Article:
|24 Hour Party People, 2002. Directed by
Michael Winterbottom. Steve Coogan, Shirley Henderson, Paddy Considine,
Sean Harris, Danny Cunningham, Andy Serkis, Chris Coghill. Lennie James
Prior to last week, I had seen three of Michael Winterbottoms films: two Thomas Hardy adaptations (Jude and The Claim) and the dire lesbian thriller, Butterfly Kiss. This didnt prepare me for the antic joy of 24 Hour Party People, which chronicles the rise and fall of the Manchester music scene through the eyes of impressario Tony Wilson. Wilson, a television personality we first see doing a lame segment on hang-gliding, seems an unlikely force behind the punk explosion, but the punk explosion is a case study in unlikelihood, so why the hell not? He was present at a 1976 concert by the Sex Pistols and from there, dove into the music scene full force: his television show became the only tv outlet for punk in the UK and he sponsored up and coming bands at local clubs and after founding his own record label. The film has a great soundtrack, by the way. All well and good.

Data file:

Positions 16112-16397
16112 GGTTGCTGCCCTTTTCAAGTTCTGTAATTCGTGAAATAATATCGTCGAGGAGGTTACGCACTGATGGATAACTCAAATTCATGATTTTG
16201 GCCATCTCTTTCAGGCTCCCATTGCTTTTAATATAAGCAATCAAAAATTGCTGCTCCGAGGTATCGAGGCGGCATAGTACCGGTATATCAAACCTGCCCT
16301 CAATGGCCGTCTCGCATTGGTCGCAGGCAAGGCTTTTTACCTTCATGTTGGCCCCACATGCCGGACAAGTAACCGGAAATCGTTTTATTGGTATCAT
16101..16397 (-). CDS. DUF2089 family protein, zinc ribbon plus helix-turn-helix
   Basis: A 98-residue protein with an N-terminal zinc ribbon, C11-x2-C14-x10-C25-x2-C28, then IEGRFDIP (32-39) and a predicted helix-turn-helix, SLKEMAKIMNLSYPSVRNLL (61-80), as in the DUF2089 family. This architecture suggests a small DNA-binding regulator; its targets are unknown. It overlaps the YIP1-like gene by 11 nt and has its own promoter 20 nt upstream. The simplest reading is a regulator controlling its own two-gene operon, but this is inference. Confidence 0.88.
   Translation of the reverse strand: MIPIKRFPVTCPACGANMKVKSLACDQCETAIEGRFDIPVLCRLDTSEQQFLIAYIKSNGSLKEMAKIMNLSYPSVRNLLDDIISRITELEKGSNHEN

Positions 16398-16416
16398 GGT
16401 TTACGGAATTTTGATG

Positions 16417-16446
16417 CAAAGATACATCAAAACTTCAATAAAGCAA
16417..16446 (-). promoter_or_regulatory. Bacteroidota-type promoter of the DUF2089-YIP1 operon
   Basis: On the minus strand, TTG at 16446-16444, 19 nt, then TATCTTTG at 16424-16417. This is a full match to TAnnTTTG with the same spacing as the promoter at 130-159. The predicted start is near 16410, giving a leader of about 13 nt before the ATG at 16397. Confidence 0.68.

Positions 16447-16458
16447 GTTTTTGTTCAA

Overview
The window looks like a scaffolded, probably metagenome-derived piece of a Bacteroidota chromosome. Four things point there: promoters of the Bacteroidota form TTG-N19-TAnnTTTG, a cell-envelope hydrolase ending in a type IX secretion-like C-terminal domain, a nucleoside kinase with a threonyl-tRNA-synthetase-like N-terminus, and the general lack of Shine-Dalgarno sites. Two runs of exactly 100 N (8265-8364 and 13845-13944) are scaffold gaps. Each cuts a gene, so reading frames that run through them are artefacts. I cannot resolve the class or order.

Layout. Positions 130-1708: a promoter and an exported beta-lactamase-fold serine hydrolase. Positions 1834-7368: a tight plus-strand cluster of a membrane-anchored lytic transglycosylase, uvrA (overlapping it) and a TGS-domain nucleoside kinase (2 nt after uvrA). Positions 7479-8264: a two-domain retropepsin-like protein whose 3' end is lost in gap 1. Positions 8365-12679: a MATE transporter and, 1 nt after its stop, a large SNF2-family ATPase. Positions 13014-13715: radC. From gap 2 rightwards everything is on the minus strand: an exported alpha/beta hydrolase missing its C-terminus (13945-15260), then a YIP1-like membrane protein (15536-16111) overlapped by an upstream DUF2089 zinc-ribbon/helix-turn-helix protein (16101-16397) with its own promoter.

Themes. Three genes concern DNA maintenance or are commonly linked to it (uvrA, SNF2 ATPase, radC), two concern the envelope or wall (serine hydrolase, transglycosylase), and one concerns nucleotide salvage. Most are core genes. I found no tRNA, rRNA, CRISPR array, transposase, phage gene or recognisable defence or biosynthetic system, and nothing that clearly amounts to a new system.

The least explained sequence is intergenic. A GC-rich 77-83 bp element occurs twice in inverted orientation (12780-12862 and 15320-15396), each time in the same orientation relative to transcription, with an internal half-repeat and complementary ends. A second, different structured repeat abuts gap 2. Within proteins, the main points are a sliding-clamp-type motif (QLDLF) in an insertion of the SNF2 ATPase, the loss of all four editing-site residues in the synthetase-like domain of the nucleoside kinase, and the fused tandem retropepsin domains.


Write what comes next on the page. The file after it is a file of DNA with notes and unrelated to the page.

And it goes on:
What distinguishes this film from other films about the punk explosion is the manic hilarity of its qualities as cinema. The film is meta-cinematic in the best way, commenting on itself with droll deprecation and using every technique in the book. It would border on pretentious were it not for the out-front pretentions of its central character, who mostly addresses the audience directly. Steve Coogan is a riot as Wilson, who simultaneously builds himself up with grandiose visions of his own importance and punctures every pretention. I mean, what can we say about a man who produces Joy Division records one day and does television segments about a duck that herds sheep the next? When he tells the record exexutives that want to buy out his failing Factory Records--bankrupted by the irresponsible drug addicts that made up the Happy Mondays--that it doesn't actually own anything, that, in fact, the surest way not to sell out is to not own anything thay you CAN sell out, Wilson assumes a certain amount of punk rock martyrdom, but he punctures it when he closes his rave nightclub by telling the crowd to loot the offices. When a drug-fueled vision of himself as God tells him that he should think about producing a greatest hits package near the end of the movie, the smile on my face was very broad indeed. That didnt make the final cut, Coogan tells us at one point, about a cameo that isnt in the film. It will probably be on the DVD. But, perhaps the funniest moment in the film is one of the most perverse: Tony's then-wife Lindsay, miffed at the fact that she has caught him getting a blow job from a hooker hired by his then business partner, rushes off and has sex with Tony's friend, Howard De Voto. Tony catches them in the act, of course, then wanders out in a snit as a janitor turns to the camera and tells us that "I don't remember any of this." The janitor is the REAL Howard De Voto, who, Tony/Coogan tells us, wants to put the record straight that this is just for the movie. A better joke at the expense of the medium I have never seen.